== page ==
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Table 4 Impact investing: basic principles

From: Exploring new uses for existing drugs: innovative mechanisms to fund independent clinical research

Currently, about 441 million dollars have been raised for 138 Social Impact Bonds (SIBs) worldwide [54]. The use of the term ‘bond’, which refers to a fixed income instrument in finance circles, is somewhat misleading because the investors’ return in a SIB is dependent on the success of achieving predefined outcomes [55]. In fact, a SIB is more similar to a public-private partnership between private or impact investors, a service provider and an outcome payer (Fig. 1) [56]. Most SIBs include an intermediary to convene all stakeholders and provide legal, financial and structural support. An independent evaluator typically measures the outcomes, which are key to determine the cost savings, success payments and social impact of a project. For a SIB to be successful, outcomes should be quantifiable and should lead to clear societal and government savings.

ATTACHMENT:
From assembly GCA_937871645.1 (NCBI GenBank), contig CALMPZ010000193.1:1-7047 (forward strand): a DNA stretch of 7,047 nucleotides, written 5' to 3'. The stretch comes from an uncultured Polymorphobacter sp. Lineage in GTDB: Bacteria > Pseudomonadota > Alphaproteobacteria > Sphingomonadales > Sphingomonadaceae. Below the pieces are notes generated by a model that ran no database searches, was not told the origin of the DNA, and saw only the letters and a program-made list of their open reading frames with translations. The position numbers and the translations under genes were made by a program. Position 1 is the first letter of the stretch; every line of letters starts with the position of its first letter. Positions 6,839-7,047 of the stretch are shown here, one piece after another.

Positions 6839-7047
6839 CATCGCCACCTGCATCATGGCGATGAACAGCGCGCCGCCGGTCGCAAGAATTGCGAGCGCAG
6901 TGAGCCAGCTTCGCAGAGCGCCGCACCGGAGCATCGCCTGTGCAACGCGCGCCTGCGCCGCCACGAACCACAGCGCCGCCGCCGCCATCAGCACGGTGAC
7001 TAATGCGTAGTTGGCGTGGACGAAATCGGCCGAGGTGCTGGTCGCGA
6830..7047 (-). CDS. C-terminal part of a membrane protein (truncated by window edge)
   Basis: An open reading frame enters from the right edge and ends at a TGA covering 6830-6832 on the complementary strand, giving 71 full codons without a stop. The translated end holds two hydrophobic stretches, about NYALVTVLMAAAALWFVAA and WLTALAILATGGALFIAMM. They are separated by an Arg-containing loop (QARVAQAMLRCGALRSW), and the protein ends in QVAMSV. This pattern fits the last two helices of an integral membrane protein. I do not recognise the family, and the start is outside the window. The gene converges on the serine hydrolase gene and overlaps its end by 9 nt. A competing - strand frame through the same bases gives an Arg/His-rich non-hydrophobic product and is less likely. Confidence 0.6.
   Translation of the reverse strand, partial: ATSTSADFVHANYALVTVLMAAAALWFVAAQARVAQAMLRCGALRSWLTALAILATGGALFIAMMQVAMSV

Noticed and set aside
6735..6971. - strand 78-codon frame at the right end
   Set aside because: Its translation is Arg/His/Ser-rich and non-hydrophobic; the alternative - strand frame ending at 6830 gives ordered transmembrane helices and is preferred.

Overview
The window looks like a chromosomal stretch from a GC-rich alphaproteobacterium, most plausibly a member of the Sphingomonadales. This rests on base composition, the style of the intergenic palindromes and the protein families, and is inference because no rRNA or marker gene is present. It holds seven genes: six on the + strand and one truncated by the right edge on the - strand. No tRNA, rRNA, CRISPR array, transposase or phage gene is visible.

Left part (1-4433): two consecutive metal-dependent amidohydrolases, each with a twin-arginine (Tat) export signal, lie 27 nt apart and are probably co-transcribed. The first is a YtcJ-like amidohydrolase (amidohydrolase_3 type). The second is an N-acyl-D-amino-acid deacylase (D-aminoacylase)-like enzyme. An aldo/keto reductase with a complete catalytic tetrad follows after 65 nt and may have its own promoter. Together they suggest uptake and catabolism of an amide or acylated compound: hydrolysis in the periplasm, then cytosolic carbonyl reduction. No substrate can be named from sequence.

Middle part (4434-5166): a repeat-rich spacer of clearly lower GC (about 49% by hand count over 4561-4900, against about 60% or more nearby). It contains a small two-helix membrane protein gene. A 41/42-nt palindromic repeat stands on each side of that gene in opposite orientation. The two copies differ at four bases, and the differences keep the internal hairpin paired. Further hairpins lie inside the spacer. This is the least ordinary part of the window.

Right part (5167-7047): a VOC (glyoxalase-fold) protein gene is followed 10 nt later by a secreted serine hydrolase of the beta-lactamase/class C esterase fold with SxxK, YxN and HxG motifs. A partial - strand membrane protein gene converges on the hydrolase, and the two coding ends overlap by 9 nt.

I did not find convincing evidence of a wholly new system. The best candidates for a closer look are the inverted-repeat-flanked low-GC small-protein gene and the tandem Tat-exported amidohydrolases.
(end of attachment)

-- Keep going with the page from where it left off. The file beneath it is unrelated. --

The SIB model should not be confused with another upcoming finance model, which is called ‘venture philanthropy’. The venture philanthropy model is based on a partnership between a charity and a drug company and provides a mechanism for not-for-profit organisations to help finance the development of a treatment in return for a share in profits, which can later be reinvested in other new treatments [36]. For example, the Cystic Fibrosis Foundation invested US$150 million in Vertex Pharmaceuticals for the development of ivacaftor, and had a return of US$3.3 billion in exchange for its royalty interests [57]. Even though this model may lead to promising new treatments, ethical questions have been raised about the sustainability of a model that maximises profits using philanthropic funds [58].